Best Friends With CF
Last updated: February 2023
As a CF patient, one of the most heartbreaking realities is you must stay at least six feet apart from other CFers. I am willing to bet that 85% of us have a best friend who also has CF. Mine is Sarah-Lynn.
CF diagnosis and transplants
Admittedly, you were a legend in my eyes. You had your first transplant while still a patient at Sick Kids Hospital. My mindset during my last years at that hospital was what I would tell my friends where and why I disappeared for 2-3 weeks at a time. It didn't take long for me to get used to you being open with me about your life and living with CF. Because of you, I have been able to help people express and process their lives living with CF, and as a transplant patient.
I really did not have time to really process everything that was going on, and what was going to happen. So, I didn't have time to entertain a social life. It wasn't until two weeks after my surgery I had begun to reach out to people, and Sarah. I needed Sarah for perspective. Little did I know, I would be getting a lot more than just her perspective. From kindergarten through grade 12, only a handful of people knew of my CF diagnosis. Even fewer knew the degree to which it impacted my life.
During my early life, I wasn't a big fan of sharing personal aspects of my daily life, including my health. Whenever I needed a 2-3 week course of antibiotics I would lie to my peers and tell them I was on some sort of 'vacation' visiting family outside the province.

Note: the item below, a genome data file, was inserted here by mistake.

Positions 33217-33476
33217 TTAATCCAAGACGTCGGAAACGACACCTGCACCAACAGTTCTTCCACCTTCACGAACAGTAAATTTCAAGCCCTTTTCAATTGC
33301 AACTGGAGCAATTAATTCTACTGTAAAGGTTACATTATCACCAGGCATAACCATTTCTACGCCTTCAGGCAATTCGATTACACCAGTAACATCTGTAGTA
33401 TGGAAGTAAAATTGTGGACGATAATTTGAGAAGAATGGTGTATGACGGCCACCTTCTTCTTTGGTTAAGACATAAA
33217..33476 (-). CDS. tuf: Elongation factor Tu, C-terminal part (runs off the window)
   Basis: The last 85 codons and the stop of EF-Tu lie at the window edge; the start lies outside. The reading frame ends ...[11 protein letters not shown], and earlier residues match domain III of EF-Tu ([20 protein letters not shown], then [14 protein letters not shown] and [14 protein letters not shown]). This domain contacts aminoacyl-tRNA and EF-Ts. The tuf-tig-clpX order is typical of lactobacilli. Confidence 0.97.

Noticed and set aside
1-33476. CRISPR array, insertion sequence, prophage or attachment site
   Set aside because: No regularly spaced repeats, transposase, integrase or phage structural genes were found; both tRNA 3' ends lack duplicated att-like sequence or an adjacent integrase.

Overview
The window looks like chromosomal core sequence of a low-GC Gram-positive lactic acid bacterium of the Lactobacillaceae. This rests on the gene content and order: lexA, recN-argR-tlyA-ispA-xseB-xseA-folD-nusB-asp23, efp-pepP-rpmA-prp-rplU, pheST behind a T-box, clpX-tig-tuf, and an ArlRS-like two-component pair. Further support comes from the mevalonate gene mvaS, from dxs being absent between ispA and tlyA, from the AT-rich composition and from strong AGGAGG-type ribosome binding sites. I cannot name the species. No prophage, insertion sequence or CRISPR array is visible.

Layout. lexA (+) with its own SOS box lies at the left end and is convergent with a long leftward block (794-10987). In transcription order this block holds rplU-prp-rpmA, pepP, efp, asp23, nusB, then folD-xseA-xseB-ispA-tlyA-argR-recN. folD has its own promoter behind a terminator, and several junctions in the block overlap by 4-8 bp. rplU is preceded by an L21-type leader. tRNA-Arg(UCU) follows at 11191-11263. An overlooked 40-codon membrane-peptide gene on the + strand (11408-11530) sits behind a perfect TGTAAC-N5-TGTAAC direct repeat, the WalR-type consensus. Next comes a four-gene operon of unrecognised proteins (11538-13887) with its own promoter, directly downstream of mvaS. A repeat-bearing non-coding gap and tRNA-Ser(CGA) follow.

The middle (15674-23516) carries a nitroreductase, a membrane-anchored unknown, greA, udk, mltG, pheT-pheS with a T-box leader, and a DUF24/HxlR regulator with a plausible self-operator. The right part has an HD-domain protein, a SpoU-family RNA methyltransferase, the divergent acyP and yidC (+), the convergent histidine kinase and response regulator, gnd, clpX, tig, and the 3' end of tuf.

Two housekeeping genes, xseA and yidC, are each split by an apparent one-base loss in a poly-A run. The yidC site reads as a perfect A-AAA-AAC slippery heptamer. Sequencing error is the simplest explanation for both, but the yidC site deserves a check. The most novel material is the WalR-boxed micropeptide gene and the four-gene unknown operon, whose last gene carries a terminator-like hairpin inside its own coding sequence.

Moving to adult CF care
Moving to adult CF care was a culture shock. I catered less to my feelings and more to my health. No longer were doctors and nurses looking to seek permission from a legal guardian, because I was the only adult they needed permission from. The most daunting part about the transition to adult care was all the new people on my healthcare team.
For 17 years I had the same doctors, technicians, and nurses. This made me feel very uncomfortable. I knew my adult care team had the best intentions, but ultimately they were complete strangers and it is almost impossible to fully trust a stranger.
When I first entered the adult CF program, talks about having a double lung transplant had picked up steam. I would quickly put an end to these conversations because they caused me lots of anxiety. I also had a strong false sense of invincibility. At the time, we had the same nurse practitioner, who had given me your contact information. Unfortunately, the way life had played out, I wouldn't act on this until after my first transplant. Even still, it wasn't until after your second transplant we would become very close.
A bit of ignorance mixed with arrogance as a young adult made me think I was invincible to a certain extent. I shut down a lot of conversations revolving around double lung transplants. They caused me lots of anxiety, but also because of the fact that I fooled myself into believing I would never ever need a transplant. The total time between signing the papers to being the transplant process, and receiving the actual transplant was about a month and 15 days. Everything happened very fast.
The number one reason why I appreciate our relationship the most is because you can understand almost everything I go through. You have experienced it all before me. Every time I receive news that is either good or bad, my first thought is "I have to tell Sarah".
Thank you for being such an important piece that makes me whole. My CYSTER, best friend, my hero. I love yah Sarah-Lynn!
Tell us about your CF friendships in the comments below, and what they mean to you!
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